Launch of Publication – Marginalizing Migrant Women’s Associations in EU Policies: Tracking EU Funds

WIDE+ is pleased to launch this review paper Marginalizing Migrant Women’s Associations in EU Policies Tracking EU Funds.

The paper is also available in French and in Spanish.

This review paper is the result of an EU-level funds tracking exercise carried out by the WIDE+ network. WIDE+ made this review as the issue of funding for women’s organizations, particularly for migrant women associations, is a recurring topic amongst members of the network. While there is available EU-level funding to advance gender equality, the financial flows simply do not reach civil society, women’s organizations, and migrant women associations. Since there is limited gender-related data to fully assess EU’s budget allocations, this paper reviews several sources that have looked at EU-level funds. This paper thus synthesizes the key findings that are relevant for understanding financial flows reaching, or not reaching, migrant women associations. Here, we present the main conclusions of the paper.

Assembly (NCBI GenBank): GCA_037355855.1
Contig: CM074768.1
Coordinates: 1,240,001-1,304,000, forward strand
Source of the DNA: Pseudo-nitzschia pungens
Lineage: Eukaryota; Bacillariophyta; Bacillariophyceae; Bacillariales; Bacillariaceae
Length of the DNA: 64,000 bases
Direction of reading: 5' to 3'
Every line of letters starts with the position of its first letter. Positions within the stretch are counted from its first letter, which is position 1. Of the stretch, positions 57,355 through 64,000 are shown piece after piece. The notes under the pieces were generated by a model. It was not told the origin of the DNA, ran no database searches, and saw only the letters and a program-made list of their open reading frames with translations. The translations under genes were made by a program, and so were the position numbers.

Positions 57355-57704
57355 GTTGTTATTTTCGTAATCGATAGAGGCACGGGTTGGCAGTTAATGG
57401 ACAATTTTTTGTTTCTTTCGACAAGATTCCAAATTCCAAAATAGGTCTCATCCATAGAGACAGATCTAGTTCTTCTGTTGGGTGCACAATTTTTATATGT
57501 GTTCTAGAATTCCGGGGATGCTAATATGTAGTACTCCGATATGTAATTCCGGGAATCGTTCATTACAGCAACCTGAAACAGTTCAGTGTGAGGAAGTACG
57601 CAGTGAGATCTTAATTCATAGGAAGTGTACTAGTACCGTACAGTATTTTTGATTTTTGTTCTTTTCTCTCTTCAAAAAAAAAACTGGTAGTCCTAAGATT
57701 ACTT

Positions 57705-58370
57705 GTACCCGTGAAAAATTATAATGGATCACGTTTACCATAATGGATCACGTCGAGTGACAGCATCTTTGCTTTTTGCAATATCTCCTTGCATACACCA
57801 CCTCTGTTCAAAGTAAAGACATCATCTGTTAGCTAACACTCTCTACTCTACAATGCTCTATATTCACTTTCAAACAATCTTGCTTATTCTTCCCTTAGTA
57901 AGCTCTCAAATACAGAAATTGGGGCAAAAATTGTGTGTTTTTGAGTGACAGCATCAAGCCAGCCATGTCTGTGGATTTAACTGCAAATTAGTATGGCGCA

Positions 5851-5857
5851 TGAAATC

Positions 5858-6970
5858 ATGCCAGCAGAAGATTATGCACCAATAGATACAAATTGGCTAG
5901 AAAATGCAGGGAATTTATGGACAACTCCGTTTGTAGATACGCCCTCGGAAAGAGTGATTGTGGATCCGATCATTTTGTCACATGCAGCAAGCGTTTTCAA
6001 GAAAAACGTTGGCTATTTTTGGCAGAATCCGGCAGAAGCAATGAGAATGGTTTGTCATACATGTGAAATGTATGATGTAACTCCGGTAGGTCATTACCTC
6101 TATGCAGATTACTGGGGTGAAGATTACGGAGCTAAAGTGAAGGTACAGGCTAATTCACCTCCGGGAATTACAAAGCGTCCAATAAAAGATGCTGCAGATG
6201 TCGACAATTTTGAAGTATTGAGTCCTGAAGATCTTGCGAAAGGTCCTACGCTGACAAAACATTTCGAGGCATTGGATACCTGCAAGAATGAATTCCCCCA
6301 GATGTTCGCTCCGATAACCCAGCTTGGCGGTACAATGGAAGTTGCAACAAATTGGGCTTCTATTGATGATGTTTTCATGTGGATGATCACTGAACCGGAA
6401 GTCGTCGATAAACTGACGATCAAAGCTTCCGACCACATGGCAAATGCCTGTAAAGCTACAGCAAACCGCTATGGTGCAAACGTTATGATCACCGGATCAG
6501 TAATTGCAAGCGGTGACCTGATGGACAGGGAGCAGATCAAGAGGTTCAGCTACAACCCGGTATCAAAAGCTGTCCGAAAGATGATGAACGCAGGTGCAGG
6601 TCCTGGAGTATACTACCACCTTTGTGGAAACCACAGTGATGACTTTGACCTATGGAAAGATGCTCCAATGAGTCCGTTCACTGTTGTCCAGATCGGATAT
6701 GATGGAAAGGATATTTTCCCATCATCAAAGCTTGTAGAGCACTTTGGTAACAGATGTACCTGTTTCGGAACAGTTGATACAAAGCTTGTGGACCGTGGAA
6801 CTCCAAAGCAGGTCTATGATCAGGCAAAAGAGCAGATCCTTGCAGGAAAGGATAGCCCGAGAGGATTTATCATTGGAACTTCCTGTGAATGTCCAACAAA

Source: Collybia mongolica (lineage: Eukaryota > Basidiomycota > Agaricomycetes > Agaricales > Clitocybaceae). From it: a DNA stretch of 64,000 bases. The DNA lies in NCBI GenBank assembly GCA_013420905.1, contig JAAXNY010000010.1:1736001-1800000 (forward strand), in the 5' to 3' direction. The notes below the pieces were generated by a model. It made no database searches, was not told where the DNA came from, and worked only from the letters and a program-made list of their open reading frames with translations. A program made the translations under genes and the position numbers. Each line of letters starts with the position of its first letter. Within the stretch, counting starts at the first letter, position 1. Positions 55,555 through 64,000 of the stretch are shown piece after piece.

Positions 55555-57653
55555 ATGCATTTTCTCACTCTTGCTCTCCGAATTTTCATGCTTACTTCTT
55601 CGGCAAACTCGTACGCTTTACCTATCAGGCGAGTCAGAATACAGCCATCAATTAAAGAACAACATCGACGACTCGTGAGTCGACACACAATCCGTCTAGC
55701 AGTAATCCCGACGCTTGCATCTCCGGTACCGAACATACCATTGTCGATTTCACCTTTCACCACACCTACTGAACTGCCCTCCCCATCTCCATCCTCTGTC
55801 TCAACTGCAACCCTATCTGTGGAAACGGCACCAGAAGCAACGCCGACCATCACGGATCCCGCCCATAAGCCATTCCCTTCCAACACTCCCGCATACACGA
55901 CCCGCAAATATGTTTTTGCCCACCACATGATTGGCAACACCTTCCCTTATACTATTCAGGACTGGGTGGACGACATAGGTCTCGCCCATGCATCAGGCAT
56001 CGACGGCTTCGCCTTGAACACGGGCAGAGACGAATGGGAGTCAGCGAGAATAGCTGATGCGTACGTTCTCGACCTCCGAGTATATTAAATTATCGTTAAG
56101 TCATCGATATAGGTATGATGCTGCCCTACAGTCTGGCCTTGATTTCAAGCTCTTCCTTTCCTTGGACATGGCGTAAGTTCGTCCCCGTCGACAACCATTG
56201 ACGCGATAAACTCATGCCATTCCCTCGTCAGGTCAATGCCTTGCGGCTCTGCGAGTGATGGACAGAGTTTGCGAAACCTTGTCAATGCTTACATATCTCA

Overall, there is a lack of funding going to civil society organizations. A report by the European Court of Auditors found that only 1.7% of EU budget allocation goes to NGOs, and most of these funds are for external action. With the shrinking of civil space and the rollback on women’s rights, CSOs need financial support to continue the work that they do to support marginalized communities.

Secondly, despite EU’s existing Strategy for Gender Equality, a report by European Institute for Gender Equality (EIGE) showed that less than 1% of the European Structural and Investment Funds (ESIF), which is the main financial instrument to translate EU’s policies, goes to gender equality. The upcoming EU recovery fund meant to aid member states cope with the impacts of COVID-19 is also found to be gender blind. Despite numerous evidences showing how the pandemic has gendered impacts, the recovery funds are mostly targeted for male-dominated sectors, like the construction and energy industries.

The final takeaway is that there is a weak policy focus on migrant women. This is a big concern as migrant women suffer multiple layers of discrimination, making them one of the most vulnerable communities in EU societies. Most EU policies for migrant women are focused on labor integration and do not address many other difficulties that they face.

For questions on this review paper, kindly contact Nurhidayah Hassan at

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